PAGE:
Forget keeping up with the Joneses; kids these days just want to blow the Joneses out of the water.

Forget keeping up with the Joneses; kids these days just want to blow the Joneses out of the water.

Many consumers have spent too much on a luxury handbag, or signed on for a car payment that might require a regular phone call to Mom and Dad. But the price tag of appearing successful, wealthy, and independent has just gone up, as a new Bankrate.com survey shows that 30 million homebuyers have felt pressured to overspend on a home.

The survey also accounts for how peer pressure comes into play when shopping for things like school supplies or holiday gifts.

Ted Rossman, an industry analyst with Creditcards.com, said potential homebuyers should remember to identify costs beyond what’s posted on the “for sale” sign.

“You need to be careful not to overextend yourself, and you need to account for taxes, insurance and maintenance,” Rossman said. “But what feels like a stretch at first could become a much more reasonable monthly payment over time. That’s because your income could very well go up, and assuming you opt for a fixed-rate mortgage, that payment will remain static. So you’re insulating yourself from inflation in a way that renters are unable to do. Property taxes and construction costs generally go up over time, so factor that in, particularly if you’re planning major home improvements.”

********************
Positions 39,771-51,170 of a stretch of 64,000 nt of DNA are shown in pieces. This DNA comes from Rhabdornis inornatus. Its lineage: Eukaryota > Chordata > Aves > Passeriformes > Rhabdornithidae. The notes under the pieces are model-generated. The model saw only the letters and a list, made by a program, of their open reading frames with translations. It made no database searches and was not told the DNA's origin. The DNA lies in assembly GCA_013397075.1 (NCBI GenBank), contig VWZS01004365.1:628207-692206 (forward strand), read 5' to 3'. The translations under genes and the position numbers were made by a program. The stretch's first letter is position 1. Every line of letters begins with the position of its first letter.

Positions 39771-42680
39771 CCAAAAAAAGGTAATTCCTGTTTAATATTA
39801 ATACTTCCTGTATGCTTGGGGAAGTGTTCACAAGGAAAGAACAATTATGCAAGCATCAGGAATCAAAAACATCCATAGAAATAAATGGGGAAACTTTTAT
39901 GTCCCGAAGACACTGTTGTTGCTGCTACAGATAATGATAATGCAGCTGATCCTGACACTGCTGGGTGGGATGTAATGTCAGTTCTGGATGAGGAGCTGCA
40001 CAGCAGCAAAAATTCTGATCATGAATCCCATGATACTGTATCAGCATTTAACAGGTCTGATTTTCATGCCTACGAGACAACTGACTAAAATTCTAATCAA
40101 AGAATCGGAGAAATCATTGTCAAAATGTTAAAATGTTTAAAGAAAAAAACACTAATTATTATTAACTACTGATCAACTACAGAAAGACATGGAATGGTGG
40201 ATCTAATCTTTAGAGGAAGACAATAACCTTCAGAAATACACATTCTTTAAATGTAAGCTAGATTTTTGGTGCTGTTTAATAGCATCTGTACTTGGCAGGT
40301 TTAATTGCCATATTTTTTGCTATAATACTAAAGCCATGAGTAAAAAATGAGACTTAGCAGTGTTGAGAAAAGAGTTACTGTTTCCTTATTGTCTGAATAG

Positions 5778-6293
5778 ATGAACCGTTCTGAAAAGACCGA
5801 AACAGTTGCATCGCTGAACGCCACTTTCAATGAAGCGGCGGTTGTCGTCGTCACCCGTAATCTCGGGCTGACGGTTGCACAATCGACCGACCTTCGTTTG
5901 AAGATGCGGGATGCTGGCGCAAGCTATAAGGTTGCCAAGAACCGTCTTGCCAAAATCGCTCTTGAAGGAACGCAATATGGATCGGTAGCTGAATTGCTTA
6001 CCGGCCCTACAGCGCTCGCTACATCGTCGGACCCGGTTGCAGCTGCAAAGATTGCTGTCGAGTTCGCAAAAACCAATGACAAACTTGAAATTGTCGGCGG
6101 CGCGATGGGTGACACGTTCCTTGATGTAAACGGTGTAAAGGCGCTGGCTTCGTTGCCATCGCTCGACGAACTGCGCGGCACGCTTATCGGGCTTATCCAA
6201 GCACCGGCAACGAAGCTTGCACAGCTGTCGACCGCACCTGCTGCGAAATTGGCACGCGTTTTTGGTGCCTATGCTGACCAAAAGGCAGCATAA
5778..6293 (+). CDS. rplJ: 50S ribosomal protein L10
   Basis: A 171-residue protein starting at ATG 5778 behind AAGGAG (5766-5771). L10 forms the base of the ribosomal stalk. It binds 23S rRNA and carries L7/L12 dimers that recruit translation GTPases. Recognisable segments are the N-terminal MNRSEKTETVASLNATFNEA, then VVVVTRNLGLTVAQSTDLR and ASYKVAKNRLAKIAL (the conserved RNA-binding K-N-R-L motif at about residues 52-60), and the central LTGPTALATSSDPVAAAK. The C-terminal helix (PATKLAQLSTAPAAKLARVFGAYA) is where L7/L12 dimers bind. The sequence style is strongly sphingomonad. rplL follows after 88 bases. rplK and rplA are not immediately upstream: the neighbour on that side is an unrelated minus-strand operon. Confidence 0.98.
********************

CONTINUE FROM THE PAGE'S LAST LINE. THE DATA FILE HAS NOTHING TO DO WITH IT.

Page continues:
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By Lydia Blair
Special Contributor

When you review contracts every day, spotting mistakes can become routine. The number one mistake that most escrow officers see on real estate contracts involves blank spaces.

To be clear – contracts should always be filled in completely. There should be nothing left blank.

I’m referring to the standard Texas Real Estate Commission (TREC) contract. Ninety-nine percent of real estate contracts received by title agencies are written on one of the standard TREC contracts. These are created by TREC for use in real property transactions in our state. They are frequently reviewed and are updated every few years based on feedback, requests, and legal issues.

There is a valid reason for each paragraph and blank space on these contracts. There are dozens of blank spaces on the most popular TREC contract. They all should have something on them. Some paragraphs have an option to choose from two or more boxes to check. One of the choices should be selected.